Black love has its own music genre. It’s called R&B. From the sultry invitation of Marvin Gaye’s classic song “Let’s Get It On” and Toni Braxton’s disheartening break-up “Seven Whole Days” to Alicia Keys’ can’t live without you anthem, “If I Ain’t Got You,” R&B tells the story of Black people’s quest for Love…and sexual healing.
A new art show titled “Fever” pays homage to R&B’s sweltering love songs and timeless grooves in the second installation of the “Black in Every Color” exhibition at the Andaz West Hollywood located at 8401 Sunset Blvd. in West Hollywood. Located on the world-renowned Sunset Strip, the hotel has been a hotspot for the music industry since the 1960s. Legends such as Jimmy Hendrix and Keith Richards have left their stardust there, making Andaz West Hollywood a destination for high culture.
It features a variety of mixed medium paintings displaying abstract, pop-art and figurative works of famous musical artists including Marvin Gaye, Aaliyah, Alicia Keys and Al Green. The exhibition was curated by Valence Projects’ Director Josiah David Jones.
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“Valence Projects is an arts agency I started about three years ago,” said Jones at the exhibit opening last week. “We’re focused on positive impact initiatives. Instead of working for big companies, I wanted to work to support artists who support their community, but have them backed by brand dollars,” said Jones, who works with local artists.
Jones said it was only a matter of time before his company progressed from doing murals to working with businesses that have vacant space to create community engagement with local artists. “What I have observed is the fine arts market is antiquated,” said Jones.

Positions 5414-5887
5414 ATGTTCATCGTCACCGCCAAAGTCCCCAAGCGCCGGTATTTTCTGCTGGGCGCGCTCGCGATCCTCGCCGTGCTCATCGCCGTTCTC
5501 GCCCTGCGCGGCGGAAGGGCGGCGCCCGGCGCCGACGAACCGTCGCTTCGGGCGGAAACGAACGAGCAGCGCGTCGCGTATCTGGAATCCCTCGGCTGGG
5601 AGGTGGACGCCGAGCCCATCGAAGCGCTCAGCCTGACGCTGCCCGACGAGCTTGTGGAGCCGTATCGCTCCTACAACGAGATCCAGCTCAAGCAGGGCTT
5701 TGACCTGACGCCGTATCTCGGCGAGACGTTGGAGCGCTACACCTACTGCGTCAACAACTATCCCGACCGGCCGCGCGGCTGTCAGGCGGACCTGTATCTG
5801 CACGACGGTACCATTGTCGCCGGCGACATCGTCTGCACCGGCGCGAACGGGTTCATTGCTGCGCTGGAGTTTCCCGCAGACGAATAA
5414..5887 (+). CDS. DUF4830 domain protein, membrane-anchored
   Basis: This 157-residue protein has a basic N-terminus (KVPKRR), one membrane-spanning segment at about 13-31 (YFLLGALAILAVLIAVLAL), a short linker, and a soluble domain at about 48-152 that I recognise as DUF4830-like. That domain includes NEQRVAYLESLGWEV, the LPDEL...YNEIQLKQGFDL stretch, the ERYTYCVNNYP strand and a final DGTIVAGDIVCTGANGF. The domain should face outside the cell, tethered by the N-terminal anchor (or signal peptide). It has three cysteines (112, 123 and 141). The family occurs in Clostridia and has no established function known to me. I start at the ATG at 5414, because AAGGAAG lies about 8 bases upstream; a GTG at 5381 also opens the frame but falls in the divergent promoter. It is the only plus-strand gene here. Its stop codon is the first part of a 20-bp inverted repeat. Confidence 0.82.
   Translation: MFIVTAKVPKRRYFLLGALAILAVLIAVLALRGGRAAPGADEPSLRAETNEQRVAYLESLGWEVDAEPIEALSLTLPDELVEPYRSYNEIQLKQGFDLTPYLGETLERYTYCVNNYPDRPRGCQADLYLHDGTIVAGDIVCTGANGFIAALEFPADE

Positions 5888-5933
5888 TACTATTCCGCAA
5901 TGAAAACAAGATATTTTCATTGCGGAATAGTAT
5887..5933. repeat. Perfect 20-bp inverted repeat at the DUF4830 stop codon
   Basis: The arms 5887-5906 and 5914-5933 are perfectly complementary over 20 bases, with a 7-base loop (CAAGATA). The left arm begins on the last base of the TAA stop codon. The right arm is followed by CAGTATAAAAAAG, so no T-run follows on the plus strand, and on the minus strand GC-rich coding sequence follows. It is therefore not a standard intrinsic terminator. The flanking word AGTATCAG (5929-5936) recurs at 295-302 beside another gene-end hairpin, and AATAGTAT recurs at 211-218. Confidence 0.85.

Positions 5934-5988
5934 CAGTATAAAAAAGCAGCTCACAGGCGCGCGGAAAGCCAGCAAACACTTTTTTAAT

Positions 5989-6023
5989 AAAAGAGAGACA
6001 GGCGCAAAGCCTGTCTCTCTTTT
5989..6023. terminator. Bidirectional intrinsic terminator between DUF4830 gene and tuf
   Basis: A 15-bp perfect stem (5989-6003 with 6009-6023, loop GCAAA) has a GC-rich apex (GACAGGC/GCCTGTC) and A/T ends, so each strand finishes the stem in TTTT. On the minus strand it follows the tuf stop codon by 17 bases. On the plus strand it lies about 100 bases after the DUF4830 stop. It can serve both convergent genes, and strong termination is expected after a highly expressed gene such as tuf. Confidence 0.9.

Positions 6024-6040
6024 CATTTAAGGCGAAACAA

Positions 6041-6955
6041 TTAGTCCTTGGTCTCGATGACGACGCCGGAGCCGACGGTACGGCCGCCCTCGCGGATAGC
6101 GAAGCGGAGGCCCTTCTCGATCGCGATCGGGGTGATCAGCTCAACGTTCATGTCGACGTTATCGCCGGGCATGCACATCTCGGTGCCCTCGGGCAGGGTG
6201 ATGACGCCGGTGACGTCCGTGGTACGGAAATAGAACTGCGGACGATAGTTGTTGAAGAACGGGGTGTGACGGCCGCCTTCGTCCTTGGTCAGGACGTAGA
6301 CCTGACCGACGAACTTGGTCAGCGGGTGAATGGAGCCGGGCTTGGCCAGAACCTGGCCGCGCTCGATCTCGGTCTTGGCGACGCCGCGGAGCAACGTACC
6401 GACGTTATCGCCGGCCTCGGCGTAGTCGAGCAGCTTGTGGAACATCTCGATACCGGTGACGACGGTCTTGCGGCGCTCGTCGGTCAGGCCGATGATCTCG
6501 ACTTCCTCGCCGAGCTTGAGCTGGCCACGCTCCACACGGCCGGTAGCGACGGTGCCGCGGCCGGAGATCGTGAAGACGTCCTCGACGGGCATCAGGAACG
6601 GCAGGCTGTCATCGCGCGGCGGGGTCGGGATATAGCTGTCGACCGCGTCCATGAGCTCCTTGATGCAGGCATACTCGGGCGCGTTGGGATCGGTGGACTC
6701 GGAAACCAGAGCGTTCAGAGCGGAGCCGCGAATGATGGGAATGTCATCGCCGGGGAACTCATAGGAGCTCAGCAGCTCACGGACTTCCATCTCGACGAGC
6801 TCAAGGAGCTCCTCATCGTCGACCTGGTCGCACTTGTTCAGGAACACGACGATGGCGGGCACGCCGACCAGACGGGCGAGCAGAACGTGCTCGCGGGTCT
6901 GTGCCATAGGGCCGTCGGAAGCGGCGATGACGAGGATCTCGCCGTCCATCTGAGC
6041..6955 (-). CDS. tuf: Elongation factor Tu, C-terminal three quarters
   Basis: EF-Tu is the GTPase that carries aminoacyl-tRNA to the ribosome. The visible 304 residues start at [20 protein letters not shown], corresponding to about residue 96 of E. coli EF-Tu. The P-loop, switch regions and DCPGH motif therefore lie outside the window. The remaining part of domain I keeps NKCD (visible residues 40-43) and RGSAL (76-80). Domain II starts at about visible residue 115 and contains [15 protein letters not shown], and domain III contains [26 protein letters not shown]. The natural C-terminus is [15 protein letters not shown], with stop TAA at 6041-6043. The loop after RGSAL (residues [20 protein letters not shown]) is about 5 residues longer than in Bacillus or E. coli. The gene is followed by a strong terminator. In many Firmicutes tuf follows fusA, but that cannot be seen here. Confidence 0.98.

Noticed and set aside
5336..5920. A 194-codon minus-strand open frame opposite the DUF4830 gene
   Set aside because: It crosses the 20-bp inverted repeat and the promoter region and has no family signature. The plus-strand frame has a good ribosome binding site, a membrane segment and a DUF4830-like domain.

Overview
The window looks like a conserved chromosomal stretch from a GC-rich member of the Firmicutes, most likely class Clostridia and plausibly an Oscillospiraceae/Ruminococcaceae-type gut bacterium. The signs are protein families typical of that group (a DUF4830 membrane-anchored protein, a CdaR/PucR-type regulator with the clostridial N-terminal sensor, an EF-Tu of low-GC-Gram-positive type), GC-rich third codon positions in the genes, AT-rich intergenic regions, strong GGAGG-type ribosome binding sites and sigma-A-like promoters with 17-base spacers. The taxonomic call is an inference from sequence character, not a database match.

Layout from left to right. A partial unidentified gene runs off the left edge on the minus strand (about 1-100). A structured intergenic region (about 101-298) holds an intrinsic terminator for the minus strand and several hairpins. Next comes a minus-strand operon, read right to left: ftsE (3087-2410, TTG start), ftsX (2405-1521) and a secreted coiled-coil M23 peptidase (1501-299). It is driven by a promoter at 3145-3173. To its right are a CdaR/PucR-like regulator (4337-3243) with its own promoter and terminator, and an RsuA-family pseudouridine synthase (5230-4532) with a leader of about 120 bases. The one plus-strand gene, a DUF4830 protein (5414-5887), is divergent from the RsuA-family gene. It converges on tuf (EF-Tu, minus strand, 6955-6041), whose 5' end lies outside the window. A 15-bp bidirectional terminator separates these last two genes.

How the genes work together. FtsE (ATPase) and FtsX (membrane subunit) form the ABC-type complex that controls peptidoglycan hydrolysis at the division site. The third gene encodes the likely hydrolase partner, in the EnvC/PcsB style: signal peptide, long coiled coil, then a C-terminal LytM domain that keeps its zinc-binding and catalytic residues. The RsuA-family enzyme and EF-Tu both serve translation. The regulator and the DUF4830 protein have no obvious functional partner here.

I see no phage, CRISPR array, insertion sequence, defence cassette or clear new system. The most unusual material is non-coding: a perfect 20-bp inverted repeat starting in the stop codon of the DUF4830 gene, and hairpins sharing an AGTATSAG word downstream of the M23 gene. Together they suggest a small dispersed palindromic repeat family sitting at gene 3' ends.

“They pick and choose the few artists they want to bankroll, but a lot of artists get left behind,” he added.
Jones said a lot of these artists have had solo shows, but they haven’t been exhibited in a “community arts space.” He said that Valence Projects is giving them a much-deserved platform.
Brittney S. Price, 33, is a fine artist and muralist. Price’s painting is titled “Ours 2 Be.” It is a captivating emerald-colored 6 feet by 5 feet picture of a lover braiding their partner’s hair, reminiscent of Alicia Keys’ melody, “A Woman’s Worth” and a common scene in Black love.
“This piece is part of my love series,” said Price, who is self-taught. “I recently got engaged. I’ve had a very tumultuous relationship with the word love and the definition of it,” she said. “So, I am teaching myself the different types of love.”
Price said “Our 2 Be” is her interpretation of two of the five types of love – pragma, and eros. Pragma is a practical expression of love that could mean an act of service. Eros represents the idea of sexual passion. For more information on Price’s work, visit www.BrittneySPrice.com.
What is reality? Afro-Surrealism painter Dez Porter, 25, aka Deadstxle gives a fanciful take on it in her thought-provoking piece, “Fifteen.” Afro-Surrealism is a genre that encompasses all art forms. Most recently it has been used the movies “Sorry To Bother You” and “Get Out” and the television show “Atlanta.”
Porter said that her best way to depict Black people’s reality is to depart from it. “[As an Afro-Surrealist], you’re not just questioning reality; you’re playing with it and turning it upside down,” said Porter. “In the African American experience, that’s what is happening to you,” said Porter. For more information on Porter’s work, visit www.deadstxlemedia.com.
Marry Harris aka Art Music Mary Jane has done several portraits of Black Hollywood stars such as Tisha Campbell and Nick Cannon. A talented multimedia fine artist, musician, and singer-songwriter, Harris is passionate about being authentic and vulnerable through creative expression.
Her painting is titled “Invisible Savior.” “It is specifically for a Black man who is in the military and his sacrifice is being tethered to the land and the sea,” said Harris. For more on Harris, visit www.artmusicmaryjane.com.
Andaz is owned by Hyatt and is part of its luxury line of hotels. The installation is on display in the hotel’s Art Exhibit Mezzanine Level until June 15. Admission is free.
For more information on Valence Projects and featured artists, contact Josiah David Jones at www.valence.studio.